Two design flaws in the Datson B-210 always tricked me. The first was the lousy shock aborbers. I bet I replaced all of them at least once after rocking like a toy horse when I had to brake quickly. The other was the ignition. I'd put the key in and turn it and nothing would happen. I'd take the key out, put it back in, and turn it again. Nothing. I'd try again, and the B-210 would respond: "Let me die." It would say: "I am dead." I added my own custom flaw to the car. I habitually set a ceramic cup of hot coffee on the roof of the car while I put my lunch and briefcase of student papers in the back seat, then drove off. I'd hear the sound of the cup sliding toward the back of the car, the short second in which the cup was suspended in air, followed by the crash, the splash, the mess.



Guapo, the young Puerto Rican girl from Lorain says, as she and her brother return from test driving my Datsun with its taped-to-the-inside window piece of cardboard announcing Car For Sale, All Offers Considered. The girl's hands clutch below her throat, over her chakra, her eyes wide in wonder at the perceived beauty of the weird green Honeybee of a car. Her brother shakes his head from side to side in disbelief over just how totally shitty the shocks are. Feo, he says. Mierda, he says. I'm standing a few feet away, shaking my head in disbelief that anyone would even come and look at the B-210. The brother and sister walk a few feet away, near where there are coffee stains on the street, to talk. Her hand points now and then to the car. He stands solid, feet spread, arms folded across his chest. They speak so rapidly in Spanish that all I hear is a buzz of sound. A few minutes later they walk back to the car, where I'm waiting, and the brother pulls several hundred-dollar bills from his shirt pocket and sets them on the hood of the Datsun. The color of the money blurs into the green finish of the car so that I can only distinguish the difference by the small, rug-like shape of the bills. When they put the key in the ignition, it starts right up. They drive smoothly down the street, the car buzzing along like a honeybee. No coffee cup crashes and dies on the street behind it. I feel duped.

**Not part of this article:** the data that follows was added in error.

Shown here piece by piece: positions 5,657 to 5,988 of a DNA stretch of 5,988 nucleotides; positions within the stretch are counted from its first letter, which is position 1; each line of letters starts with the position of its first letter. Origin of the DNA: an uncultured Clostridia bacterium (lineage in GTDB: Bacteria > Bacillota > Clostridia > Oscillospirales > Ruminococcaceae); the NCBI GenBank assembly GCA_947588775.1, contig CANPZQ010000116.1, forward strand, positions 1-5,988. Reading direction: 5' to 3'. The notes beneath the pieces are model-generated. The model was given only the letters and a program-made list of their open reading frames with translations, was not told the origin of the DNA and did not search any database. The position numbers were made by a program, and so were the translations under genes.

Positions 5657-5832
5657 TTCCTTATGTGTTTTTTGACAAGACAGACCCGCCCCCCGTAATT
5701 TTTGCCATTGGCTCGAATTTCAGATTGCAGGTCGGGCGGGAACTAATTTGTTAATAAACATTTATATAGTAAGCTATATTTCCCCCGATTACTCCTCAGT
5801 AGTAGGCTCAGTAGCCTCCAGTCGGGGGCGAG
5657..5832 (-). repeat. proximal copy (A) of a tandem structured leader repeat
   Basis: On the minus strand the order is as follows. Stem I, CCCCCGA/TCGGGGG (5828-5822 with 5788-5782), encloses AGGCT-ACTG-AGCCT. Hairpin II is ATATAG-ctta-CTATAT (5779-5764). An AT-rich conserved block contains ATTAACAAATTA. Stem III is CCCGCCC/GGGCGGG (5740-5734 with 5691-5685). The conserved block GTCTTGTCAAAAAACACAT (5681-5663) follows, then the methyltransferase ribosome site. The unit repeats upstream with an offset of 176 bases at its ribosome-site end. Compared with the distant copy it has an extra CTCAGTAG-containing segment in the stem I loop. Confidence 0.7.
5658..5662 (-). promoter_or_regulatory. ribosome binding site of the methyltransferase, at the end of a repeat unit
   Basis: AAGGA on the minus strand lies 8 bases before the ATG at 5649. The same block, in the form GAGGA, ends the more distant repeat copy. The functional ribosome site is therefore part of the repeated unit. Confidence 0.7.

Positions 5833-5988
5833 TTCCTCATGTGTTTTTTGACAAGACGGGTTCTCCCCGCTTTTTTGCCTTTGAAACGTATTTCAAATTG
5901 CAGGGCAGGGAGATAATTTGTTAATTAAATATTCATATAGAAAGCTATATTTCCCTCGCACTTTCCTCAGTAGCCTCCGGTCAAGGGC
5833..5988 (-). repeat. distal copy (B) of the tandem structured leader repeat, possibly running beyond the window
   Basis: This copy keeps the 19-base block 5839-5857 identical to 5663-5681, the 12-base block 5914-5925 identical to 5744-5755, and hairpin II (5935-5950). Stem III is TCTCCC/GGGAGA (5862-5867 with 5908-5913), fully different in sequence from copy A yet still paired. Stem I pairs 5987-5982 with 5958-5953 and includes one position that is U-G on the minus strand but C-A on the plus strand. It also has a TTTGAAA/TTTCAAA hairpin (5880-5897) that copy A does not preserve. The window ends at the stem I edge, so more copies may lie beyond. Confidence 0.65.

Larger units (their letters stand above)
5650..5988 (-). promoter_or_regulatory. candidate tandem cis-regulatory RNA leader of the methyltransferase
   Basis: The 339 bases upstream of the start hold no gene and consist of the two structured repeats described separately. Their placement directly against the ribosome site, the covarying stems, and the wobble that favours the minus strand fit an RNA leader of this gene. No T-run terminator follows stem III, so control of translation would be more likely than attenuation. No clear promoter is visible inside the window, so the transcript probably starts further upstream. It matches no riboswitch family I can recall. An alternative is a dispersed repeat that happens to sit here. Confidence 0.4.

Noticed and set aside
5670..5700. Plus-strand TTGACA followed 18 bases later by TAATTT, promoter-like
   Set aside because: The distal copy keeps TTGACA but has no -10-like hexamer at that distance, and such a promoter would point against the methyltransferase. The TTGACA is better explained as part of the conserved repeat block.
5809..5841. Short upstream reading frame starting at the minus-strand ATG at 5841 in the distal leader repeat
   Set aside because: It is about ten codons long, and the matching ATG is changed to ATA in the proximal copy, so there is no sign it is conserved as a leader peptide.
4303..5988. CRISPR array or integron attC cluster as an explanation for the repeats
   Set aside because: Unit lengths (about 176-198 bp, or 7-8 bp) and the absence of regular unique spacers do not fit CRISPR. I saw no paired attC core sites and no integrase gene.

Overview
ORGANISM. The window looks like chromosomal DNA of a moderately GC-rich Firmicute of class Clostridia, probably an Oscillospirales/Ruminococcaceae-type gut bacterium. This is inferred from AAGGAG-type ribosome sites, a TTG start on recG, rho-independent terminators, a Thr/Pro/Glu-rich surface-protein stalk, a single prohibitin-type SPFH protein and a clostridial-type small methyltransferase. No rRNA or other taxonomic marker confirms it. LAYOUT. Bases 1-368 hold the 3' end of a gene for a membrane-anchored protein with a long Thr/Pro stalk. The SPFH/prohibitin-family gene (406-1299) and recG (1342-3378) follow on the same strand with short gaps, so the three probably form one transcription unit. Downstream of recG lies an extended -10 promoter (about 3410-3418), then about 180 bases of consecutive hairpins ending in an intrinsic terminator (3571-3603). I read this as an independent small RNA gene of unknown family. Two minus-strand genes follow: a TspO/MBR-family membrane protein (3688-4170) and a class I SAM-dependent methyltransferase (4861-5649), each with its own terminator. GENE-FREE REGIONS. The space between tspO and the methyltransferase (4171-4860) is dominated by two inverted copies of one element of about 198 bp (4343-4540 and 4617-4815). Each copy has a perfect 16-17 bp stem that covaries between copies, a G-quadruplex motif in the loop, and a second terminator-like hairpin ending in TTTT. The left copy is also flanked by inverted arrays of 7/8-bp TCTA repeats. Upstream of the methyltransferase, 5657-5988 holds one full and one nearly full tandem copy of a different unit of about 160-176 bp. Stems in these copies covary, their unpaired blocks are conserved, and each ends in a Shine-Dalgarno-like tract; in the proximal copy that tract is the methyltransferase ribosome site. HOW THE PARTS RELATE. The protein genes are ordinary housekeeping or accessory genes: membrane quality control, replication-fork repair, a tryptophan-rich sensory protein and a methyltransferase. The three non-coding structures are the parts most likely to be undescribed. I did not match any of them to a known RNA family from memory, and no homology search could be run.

For some people, time is measured by the chronology of cars owned, and when and where, acting as the timelines used to locate events in our lives. For others, it may be houses or pets or books published.